Running conduits on the outside of walls or pushing a piping plan as the building was being built is far too….far sighted.

Sure the pipe may leak or the cable may get yanked out,
and maybe it is easier to get to if you made the walls out of balloon frame and just replaced the dry wall if anything really serious happened...

BUT No, we builders of Lebanon like breaking stone with our little nubs of hammers and we enjoy destroying the integral strength of walls by pouring slip (watered down cement) into the gaps because it makes us feel like manly men.

WE construction workers of Lebanon LIVE for the challenge of future business and know that these people will not remember who built the catastrophe they call home by the time things get lethal.

I remember the joy of punching a cable through a balloon frame house. I revisit the breaking of drywall, the quick easy plaster of Paris repairs, the cut and drill placement of new power outlets, and the quick in, quick out, plumbing work. Balloon frames require metal frames, wood, insulation, and drywall, all of which seem missing here. I mean, you can’t exactly rent a plank and return it, if it’s holding up a wall in someone’s house; although these construction workers here may actually try.

Maybe the construction workers joie de vivre comes from the fact that hard hats are not recommended or required; that a 5 point harness requires a carabineer to clip onto something; goggles and gloves are for wussies; that shoes are as well, real men use slippers, “who needs steel toed boots?” Welding should be done without a helmet, all you need is a bit of plate glass or a green bottle in front of your eyes and you are good to go!

Another interesting idea is having bathrooms higher than the rest of the building. It isn’t that stubbing my toe to the point where the bone has powderized every night I want to get into the loo is exactly fun; it’s that the risk of flooding has me petrified of the idea.
I know it’s because nobody runs piping until AFTER the house is built; that means the 3inch sewer line requires you to stack the floor but that still doesn’t take away the brown waterfall image that comes to mind as I step over the threshold.

So the rain is pouring down.
Even in the apartment.
The mushrooms will appear on my wall tomorrow.
The natoor(doorman, custodian, and general building superman, God bless him) will be shown the state the roof and wall has gotten itself into in the apartment; will complain that the landlord is comming back from Venezuela or Guatemala after he gets through another major cocaine deal; that the senile sister of his boss has forgotten to pay our beloved natoor AGAIN; that the elevator is once again attempting its suicidal plunge from floor 6 to the basement by cutting its own cable; and that politics is Lebanon is once again saving defeat from the jaws of victory!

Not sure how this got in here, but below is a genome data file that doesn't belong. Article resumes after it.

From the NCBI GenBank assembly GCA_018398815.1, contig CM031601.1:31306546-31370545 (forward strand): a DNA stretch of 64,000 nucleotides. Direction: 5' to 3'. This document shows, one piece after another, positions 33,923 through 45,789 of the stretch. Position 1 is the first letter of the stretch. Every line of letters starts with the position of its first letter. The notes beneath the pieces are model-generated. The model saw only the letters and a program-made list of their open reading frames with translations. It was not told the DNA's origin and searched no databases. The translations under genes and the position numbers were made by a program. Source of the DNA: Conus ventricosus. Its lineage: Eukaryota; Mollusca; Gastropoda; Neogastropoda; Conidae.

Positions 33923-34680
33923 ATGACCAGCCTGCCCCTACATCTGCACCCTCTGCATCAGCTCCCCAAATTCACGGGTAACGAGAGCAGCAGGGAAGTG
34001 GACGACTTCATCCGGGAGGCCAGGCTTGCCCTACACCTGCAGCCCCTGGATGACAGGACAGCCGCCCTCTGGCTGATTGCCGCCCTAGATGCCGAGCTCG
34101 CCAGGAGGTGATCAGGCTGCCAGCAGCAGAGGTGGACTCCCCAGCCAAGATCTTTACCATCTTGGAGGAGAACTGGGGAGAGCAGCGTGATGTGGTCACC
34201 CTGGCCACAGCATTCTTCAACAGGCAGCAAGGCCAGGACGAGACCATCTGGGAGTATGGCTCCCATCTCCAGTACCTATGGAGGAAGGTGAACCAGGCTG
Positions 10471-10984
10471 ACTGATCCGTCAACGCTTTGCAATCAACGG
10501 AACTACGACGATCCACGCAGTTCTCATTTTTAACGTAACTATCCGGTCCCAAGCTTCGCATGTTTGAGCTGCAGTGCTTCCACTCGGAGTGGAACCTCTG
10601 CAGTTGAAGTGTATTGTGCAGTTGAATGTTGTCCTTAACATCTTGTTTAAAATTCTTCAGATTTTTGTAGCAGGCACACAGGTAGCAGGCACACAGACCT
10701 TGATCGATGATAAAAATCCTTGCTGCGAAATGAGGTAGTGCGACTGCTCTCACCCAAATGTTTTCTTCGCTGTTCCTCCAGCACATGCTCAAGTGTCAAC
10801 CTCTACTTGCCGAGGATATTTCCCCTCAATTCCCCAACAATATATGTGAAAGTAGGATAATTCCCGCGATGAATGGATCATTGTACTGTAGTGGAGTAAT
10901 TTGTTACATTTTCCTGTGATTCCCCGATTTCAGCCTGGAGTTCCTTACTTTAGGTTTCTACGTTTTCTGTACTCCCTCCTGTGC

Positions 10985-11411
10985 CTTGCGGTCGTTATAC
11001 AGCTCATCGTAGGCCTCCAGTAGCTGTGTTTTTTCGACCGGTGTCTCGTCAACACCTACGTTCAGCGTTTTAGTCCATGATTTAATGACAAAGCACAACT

It amazes me that though they won't do it in public
everyone who isn't Lebanese badmouths the country.
I feel like a right idiot doing it because it leaves me open to the don't like it then get out comment.
I don't like it but figure that if I complain enough someone here might get angry enough to do something about it rather than letting the guy:
park his car in the MIDDLE of Bliss street;
blaze through the red light into the intersection because he knows if you squint hard enough the driver sort of looks like Michael Schumacher;
who is a lazy bum just tossing his bottle on the street shattering it into a thousand shards should give up his NBA jersey he is wearing and get out of the car and PUT it in the Sukleen dumpster;
or maybe caring about his children and buckling them into a car seat rather than making them into cannonballs for one of the 5 fatalities that happen on the autostrad (highway) a day.

2 Comments:

Anonymous Anonymous said...

just one simple question : why you decided to come to lebanon ? in this critical period when everyone else is leaving the country you barge in for what? u get peice of the cake ? you make me laugh....

they would tell u, don't like get out ???? trust me they don't have that belongingness they don't even care , lost society......

4:43 PM, December 24, 2005  
Anonymous Farah said...

stop complaining.. at least you have a roof on top of your head.. even if it is a falling one! :p
http://spaces.msn.com/members/butterflygarden81/
this is the link to my blog. enjoy :)
PS thanks for the manaeesh.. did wonders!

1:45 AM, December 26, 2005